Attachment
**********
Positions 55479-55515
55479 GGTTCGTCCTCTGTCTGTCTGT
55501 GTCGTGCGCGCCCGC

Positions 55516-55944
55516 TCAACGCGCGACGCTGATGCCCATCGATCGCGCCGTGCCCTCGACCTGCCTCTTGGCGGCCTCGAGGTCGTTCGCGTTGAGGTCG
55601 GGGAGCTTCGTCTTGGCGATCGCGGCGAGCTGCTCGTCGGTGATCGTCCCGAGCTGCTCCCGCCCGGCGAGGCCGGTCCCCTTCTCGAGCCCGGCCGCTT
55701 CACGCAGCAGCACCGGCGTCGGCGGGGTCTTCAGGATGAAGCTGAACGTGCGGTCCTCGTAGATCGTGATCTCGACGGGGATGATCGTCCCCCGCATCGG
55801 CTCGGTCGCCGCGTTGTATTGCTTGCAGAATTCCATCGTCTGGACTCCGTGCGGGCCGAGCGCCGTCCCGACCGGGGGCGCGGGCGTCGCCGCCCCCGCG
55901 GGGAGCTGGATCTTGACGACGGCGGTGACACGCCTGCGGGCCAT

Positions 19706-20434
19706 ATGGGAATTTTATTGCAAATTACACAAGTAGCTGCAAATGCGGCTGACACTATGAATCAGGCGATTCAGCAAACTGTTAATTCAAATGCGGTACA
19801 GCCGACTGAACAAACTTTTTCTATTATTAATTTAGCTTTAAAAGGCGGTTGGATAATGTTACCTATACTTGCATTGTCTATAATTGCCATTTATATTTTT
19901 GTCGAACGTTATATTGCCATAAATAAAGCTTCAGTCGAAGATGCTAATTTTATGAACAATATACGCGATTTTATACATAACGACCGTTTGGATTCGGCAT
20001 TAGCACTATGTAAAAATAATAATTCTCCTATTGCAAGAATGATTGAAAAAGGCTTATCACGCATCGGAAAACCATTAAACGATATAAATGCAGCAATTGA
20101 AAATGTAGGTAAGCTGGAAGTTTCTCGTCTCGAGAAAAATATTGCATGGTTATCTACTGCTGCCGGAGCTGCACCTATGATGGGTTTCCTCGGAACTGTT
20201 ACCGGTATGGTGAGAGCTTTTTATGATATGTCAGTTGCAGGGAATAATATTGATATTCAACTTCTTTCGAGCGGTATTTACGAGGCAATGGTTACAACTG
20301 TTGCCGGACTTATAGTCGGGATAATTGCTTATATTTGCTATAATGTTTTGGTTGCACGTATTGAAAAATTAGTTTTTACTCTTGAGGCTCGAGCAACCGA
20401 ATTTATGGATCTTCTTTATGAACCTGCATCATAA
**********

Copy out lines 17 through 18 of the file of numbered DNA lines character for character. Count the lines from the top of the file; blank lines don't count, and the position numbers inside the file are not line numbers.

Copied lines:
20301 TTGCCGGACTTATAGTCGGGATAATTGCTTATATTTGCTATAATGTTTTGGTTGCACGTATTGAAAAATTAGTTTTTACTCTTGAGGCTCGAGCAACCGA
20401 ATTTATGGATCTTCTTTATGAACCTGCATCATAA